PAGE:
China's Currency Move Creates Winners And Losers

Emerging Markets Investor: News

 

By Gordon Platt


The People’s Bank of China last month announced that it would allow the renminbi to trade more flexibly, bringing an end to the currency’s two-year-old peg to the dollar. While any increase in the renminbi’s value is expected to be gradual, the move will have varying effects on China-based companies.

 

In general, an increase in the value of the renminbi will increase the price of China’s exports and reduce the cost of its imports, which are often denominated in dollars. There are three channels through which an increase in the currency can impact Chinese companies, says Marc Chandler, global head of currency strategy at Brown Brothers Harriman, based in New York.

 

First, there will be revenue and cost shifts. Chinese airlines, for example, have largely dollar-denominated costs for fuel and planes. They also have mainly local revenue. “This is favorable for them, and some equity analysts are highlighting Chinese airlines as a potential beneficiary of an appreciation of the currency,” Chandler says.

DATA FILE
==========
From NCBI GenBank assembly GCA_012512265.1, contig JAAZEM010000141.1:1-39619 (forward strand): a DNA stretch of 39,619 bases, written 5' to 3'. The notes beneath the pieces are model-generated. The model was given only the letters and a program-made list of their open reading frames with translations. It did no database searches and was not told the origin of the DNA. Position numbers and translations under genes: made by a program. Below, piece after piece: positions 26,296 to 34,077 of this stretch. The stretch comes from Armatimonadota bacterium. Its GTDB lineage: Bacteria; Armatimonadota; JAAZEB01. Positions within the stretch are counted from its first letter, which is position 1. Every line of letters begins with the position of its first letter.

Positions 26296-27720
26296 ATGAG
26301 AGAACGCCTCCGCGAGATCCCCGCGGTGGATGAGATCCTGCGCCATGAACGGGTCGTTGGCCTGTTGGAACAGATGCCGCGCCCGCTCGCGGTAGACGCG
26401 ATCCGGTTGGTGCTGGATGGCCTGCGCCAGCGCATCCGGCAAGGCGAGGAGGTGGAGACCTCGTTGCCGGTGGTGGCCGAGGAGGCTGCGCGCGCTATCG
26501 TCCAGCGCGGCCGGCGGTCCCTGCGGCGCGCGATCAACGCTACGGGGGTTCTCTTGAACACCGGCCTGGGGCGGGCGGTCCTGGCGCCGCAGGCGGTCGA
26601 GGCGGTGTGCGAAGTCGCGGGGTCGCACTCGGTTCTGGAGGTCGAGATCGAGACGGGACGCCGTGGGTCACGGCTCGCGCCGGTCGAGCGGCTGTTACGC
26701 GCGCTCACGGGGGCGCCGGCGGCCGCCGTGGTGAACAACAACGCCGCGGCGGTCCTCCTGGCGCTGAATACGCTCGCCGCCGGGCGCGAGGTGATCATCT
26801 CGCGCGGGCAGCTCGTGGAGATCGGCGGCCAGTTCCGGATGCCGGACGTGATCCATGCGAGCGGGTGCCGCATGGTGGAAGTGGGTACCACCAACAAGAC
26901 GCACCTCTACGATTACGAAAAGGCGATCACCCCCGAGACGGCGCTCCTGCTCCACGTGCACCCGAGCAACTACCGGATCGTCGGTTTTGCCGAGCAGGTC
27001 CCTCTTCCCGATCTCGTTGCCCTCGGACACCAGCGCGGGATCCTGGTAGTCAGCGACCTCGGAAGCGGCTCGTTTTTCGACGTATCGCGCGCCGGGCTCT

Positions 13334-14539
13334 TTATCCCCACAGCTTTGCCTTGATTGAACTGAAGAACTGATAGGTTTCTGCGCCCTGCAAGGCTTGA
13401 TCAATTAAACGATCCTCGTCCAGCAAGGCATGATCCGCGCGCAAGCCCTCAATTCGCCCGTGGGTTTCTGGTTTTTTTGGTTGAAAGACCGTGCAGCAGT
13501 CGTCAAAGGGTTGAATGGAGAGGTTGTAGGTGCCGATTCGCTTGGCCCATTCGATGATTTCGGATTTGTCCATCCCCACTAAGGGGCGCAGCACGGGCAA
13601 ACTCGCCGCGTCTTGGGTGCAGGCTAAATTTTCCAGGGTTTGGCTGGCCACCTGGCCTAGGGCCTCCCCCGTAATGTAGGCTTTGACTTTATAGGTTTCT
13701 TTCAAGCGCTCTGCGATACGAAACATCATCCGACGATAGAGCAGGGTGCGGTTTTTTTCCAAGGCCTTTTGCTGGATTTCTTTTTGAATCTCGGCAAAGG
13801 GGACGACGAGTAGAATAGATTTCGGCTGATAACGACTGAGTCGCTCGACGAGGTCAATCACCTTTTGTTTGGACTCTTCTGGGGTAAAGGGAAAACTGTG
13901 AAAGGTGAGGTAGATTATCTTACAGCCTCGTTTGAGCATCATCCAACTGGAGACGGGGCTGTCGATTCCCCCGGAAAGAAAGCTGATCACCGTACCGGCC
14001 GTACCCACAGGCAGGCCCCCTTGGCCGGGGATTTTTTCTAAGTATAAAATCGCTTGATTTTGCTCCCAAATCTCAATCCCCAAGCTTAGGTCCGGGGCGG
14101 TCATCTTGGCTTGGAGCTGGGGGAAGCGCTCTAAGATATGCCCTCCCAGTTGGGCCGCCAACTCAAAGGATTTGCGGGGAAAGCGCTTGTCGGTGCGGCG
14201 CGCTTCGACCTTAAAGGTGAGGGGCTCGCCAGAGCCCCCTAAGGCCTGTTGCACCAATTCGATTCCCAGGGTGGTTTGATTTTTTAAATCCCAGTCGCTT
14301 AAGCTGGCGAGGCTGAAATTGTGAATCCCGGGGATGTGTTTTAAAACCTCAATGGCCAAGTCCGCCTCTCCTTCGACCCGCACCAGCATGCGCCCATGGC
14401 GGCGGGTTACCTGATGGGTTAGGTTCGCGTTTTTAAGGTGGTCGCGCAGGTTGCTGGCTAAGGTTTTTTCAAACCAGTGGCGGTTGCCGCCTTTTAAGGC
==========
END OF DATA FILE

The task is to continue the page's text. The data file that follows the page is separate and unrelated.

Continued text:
Second, Chinese companies that earn dollars from their foreign sales will be vulnerable, as their dollars will not translate into as many renminbi, Chandler says. The third channel is the competition in third markets between companies based in the US and those based in China. “To the extent there is such competition, which we suspect is limited, a rising renminbi would theoretically increase the Chinese companies’ cost structure,” Chandler says.

 

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